Get Feedback
Find your show and business weaknesses. Ask questions. Seek advice. No matter how it may dent your ego or bruise your haunt baby, actively seek others opinions.

Develop exit interviews from your guests. They can tell you a lot about themselves, their impressions of your haunt, how effective your show and marketing was (or wasn't). Find out what works and doesn't work. Create a way to capture the opinions at least 10% of your nightly attendance. The 10% number is generally considered statistically significant to make decisions on customer responses.

Ask your staff every night what works or doesn't. Ask both privately and publicly. Setup up some time before and after the show to find out what your staff is thinking. You can avoid problematic situations if you know what might be broken, missing, or who's angry with who and make adjustments even minutes before the show opens! Be sure you're approachable - stop - look in the mirror, take a deep breath, and smile.

Don't forget to do a serious end-of-season evaluation session with your staff as well. If you create an atmosphere where they feel safe in sharing their ideas, complaints and accolades, you'll learn immensely!

Learn to Delegate
To grow, you need to trust and invest in others. At a minimum, you need to have a key person responsible for each of the following areas:

  • Construction
  • Technical operations (lighting, sound, special fx, animatronics)
  • Actors
  • Costuming and makeup
  • Administration and box office
  • Marketing and promotions
  • Security/EMS/parking.

These do not have to necessarily be paid positions, but do try to find someone who knows more than you about each of these areas and help them blossom. Don't worry -- you're still in charge if you're paying the bills!

Focus on People
Every other aspect of this or any other business depends upon the quality of the people involved. Haunts tend to attract teens, "grownup kids," and other people who simply enjoy playing with props and talking about Halloween. This may be fine for a home haunt or a school activity, but is unacceptable in a business environment where hundreds of hours, thousands of dollars and professional reputations are at stake. The people involved must demonstrate skill in their areas of responsibility, must be willing to work as a committed team, must set and meet deadlines, and must understand the requirements of a business.
A team of responsible, creative, enthusiastic people can have a ball constructing and operating a successful haunt. A team of undependable, egocentric, moody individuals who simply like the idea of Halloween, the goth style, and props run the risk of losing a great deal of time, money and respect. Actors, backstage hands, guides, builders, managers, all must take their roles seriously if your haunt is to succeed. Choose your people carefully!

Customers equal cash. Repeat. Customers equal cash. Most haunted houses split their priorities 90% Haunt (rooms, etc.) and 10% customer service. It's only natural. You've got lights, sets, and effects to worry about - who thinks about the customers?
Consider a customer service position, someone whose sole task is making sure your 'customer guest' feels they are in the right place getting a great value for their dollar.

Have a Passion for Haunting
A haunt owner must have a real passion for the Halloween experience. Quite frankly, it can't be "just about the money" or you are much better off investing your time, effort and cash elsewhere. You're never going to get wealthy running a haunt. But you can pay the bills decently if you do things right, are willing to stick in there a few seasons, and know how to manage an operation. Your Halloween passion is what will give you the energy to make it through 20+ hour days for 2-3 months (at the least).

Obviously, you have to be in decent health to take the wear and tear (loss of sleep, quite a bit of physical labor, stress related to obnoxious patrons, rain-filled nights and code enforcement Nazis). You also need to be certain your family and significant other is supportive of your commitment to this thing. Nothing can tear apart a relationship - or tear you apart inside - as badly as trying to be 100% loyal to too many masters at the same time.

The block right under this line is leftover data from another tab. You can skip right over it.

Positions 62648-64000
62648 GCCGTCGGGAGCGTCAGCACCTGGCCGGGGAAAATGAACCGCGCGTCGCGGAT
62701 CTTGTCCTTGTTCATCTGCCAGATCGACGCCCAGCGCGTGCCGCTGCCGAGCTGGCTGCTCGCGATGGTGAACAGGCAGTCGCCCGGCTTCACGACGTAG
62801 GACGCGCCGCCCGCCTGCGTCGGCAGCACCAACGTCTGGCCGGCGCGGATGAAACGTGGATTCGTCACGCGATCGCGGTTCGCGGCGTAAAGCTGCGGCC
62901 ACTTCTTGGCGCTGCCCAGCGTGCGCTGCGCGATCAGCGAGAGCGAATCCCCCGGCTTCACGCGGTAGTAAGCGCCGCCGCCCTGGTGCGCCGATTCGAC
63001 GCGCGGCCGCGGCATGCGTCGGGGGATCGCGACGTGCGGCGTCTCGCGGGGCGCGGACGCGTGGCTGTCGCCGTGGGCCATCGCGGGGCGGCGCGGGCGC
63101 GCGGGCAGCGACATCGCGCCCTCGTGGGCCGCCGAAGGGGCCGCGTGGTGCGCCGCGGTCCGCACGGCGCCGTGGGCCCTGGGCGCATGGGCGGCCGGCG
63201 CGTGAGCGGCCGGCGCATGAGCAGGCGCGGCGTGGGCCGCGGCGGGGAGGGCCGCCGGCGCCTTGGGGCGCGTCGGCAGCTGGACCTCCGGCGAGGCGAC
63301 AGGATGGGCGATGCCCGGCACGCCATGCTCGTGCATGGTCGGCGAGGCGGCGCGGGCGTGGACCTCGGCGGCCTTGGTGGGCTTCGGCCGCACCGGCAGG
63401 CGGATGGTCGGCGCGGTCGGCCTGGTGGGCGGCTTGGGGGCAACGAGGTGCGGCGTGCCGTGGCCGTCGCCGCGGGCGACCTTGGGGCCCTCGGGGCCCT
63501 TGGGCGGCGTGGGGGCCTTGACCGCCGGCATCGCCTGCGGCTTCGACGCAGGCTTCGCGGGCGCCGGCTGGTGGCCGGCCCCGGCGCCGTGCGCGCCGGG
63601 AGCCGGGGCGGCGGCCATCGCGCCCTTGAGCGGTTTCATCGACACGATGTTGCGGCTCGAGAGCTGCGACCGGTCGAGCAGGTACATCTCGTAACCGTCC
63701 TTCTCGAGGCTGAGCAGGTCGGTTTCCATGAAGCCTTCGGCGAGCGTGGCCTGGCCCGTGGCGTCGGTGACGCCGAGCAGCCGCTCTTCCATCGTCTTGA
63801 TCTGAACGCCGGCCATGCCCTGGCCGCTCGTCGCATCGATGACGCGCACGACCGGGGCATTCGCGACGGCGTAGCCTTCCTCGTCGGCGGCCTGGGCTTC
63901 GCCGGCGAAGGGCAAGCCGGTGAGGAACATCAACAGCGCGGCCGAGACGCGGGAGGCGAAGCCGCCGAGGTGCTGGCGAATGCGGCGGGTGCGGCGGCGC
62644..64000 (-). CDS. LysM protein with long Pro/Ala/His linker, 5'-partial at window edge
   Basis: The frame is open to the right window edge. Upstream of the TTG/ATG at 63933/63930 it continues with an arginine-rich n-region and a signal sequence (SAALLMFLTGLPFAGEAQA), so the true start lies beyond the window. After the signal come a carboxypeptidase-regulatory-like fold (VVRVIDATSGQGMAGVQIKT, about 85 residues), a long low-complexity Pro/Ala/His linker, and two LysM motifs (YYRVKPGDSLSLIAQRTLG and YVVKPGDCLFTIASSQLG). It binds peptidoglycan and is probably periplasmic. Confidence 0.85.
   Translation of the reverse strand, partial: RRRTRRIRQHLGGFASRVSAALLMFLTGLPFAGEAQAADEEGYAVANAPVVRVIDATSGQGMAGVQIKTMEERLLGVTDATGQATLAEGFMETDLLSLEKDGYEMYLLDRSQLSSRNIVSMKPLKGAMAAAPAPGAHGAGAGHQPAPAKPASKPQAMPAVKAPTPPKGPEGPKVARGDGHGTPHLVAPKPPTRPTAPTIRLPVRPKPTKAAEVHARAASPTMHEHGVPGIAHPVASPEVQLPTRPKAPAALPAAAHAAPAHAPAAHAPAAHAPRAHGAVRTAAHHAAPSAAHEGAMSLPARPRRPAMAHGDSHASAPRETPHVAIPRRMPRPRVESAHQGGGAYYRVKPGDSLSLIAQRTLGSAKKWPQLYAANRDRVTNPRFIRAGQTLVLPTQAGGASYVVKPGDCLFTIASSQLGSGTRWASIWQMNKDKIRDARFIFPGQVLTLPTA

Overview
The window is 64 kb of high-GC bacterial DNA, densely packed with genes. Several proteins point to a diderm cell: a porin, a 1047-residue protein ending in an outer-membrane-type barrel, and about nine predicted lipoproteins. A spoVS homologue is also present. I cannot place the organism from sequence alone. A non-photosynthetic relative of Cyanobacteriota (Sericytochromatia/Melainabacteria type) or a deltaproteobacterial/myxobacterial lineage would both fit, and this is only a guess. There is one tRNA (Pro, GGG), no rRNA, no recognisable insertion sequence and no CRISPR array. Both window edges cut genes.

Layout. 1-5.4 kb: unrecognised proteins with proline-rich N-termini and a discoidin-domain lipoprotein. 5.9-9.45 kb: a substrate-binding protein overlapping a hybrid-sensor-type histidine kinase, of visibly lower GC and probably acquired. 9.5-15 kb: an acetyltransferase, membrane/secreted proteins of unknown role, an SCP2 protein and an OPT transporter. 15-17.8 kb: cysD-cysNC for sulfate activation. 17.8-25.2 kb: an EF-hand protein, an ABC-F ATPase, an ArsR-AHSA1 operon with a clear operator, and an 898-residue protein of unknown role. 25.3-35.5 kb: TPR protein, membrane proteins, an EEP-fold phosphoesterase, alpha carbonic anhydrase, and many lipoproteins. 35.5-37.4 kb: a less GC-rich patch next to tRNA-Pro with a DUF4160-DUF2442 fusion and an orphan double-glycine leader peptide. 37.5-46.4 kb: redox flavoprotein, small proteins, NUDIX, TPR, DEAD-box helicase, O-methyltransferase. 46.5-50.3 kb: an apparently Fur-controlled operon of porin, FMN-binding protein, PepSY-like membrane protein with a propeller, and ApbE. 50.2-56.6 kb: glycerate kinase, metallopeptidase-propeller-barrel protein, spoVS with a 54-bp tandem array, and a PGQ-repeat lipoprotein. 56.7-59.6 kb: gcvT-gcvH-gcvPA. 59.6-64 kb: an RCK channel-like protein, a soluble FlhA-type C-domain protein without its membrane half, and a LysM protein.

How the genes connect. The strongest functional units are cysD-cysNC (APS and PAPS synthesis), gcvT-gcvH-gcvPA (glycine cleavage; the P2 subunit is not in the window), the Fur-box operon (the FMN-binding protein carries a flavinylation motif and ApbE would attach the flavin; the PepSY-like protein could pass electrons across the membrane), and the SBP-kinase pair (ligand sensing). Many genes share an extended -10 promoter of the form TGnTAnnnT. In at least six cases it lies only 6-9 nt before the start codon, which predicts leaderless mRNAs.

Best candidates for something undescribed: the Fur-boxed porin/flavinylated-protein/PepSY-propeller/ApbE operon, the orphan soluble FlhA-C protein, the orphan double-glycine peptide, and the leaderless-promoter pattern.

Learn, Learn, Learn
How do you grow? Analyze, study, research, get off your pedestal and seek out other haunters around the country to learn from. No one knows everything. The sad truth is that, since most haunts are only open during the same 30-day period, it's virtually impossible for an owner to visit many other haunts while in operation. But try to visit as many as you can - and check out others even in the "off season." Be open to every new piece of information and education available (seminars, books, magazines, web sites, the IAHA, mailing lists). Take courses at your local community colleges on business, advertising, and marketing. Network with professionals in your community and learn from them. Join a local service organization and develop relationships.

Filter What You Learn
Try not to just get jazzed about fun, new props and gadgets. It's easy to spend your energy on the candy and forget the big picture of running a more effective operation. Of course improving your production is one of those elements, but it's not the Whole Deal.
All too often, owners throw money into the 'toys' to " improve their operation". It IS fun, and exciting, but does not necessarily cure problems. What was your guests lasting impression? Was it the $5,000 spider, or was it the .02¢ spider a staff member gave to all the children in the family while they waited in line? - which still sits on top of the TV in the living room!

Always keep this filter in the back of your mind: "Will this help my business grow?"

It's amazing how many distractions can be dismissed when this question is answered. Improve Your Business Processes In quality improvement circles, there is a process known as "value-added flow analysis" (VAFA).

Three basic criteria are used to determine if an activity adds value to a process. Then the value added time is divided by the total process time. This produces a percentage of time spent adding value to a process.

The three criteria are as follows. An activity must meet all three to be considered value adding.

  • An activity adds value if the customer cares about it.
  • An activity adds value if it physically changes the part going through the process.
  • An activity adds value if it is done right the first time.